Thus, it is with great relief that I heard this week about another possible mega-media merger involving two significant newspaper groups: Gannett and Gatehouse Media.

I got a message from a good friend, a seasoned reporter in Corpus Christi, who told me about talks involving Gannett and Gatehouse. The Caller-Times’s parent company, Gannett, well might “merge” with Gatehouse, creating — to say the least — a highly uncertain climate among the professionals who work for both media companies.

It’s been an unsteady voyage over many years for media outlets all across the nation, indeed the world!

Merger on its way?

My friend believes he’ll survive the turmoil. He has plenty of skills that he thinks will transfer to whichever company takes the reins at the Corpus Christi Caller-Times. But he says the uncertainty among staffers is causing plenty of heartburn, sleeplessness and worry.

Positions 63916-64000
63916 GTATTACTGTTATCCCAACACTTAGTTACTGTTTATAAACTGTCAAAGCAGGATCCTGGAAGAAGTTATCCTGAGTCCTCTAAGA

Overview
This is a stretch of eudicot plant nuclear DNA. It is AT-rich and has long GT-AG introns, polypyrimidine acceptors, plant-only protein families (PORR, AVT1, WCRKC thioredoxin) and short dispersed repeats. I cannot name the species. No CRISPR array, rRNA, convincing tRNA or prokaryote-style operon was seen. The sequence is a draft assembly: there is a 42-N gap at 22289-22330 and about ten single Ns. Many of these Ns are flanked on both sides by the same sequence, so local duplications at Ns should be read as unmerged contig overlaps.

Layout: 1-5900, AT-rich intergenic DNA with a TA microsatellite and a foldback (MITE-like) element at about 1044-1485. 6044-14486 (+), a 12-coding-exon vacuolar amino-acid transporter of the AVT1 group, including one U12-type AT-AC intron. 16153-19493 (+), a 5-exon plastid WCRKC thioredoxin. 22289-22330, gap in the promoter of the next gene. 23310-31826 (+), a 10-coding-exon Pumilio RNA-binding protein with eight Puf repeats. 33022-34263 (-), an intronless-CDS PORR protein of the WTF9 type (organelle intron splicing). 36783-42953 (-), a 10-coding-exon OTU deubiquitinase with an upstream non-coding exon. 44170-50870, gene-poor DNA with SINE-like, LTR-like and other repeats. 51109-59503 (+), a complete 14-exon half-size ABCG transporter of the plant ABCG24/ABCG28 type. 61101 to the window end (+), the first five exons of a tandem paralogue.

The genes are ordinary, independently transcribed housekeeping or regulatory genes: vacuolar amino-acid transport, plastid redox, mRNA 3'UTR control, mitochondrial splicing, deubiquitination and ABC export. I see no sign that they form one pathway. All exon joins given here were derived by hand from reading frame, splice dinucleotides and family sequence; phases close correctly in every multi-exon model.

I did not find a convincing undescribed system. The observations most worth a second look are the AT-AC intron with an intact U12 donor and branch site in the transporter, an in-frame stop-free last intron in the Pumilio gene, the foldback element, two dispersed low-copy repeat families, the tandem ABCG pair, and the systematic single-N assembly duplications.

I got out of the business in August 2012. The Amarillo Globe-News, the final stop on my 37-year journey in print journalism, was suffering from the consequences of competing in the new media age. The G-N corporate ownership at the time, Morris Communications, sought to make the transition from largely print to mostly digital presentation of news and commentary. It didn’t work out for Morris, which sold all 13 of its newspapers to Gatehouse, which has managed to decimate the G-N reporting and advertising staffs. That all happened, of course, after I bid farewell; I got chewed up in a company “reorganization” launched by Morris.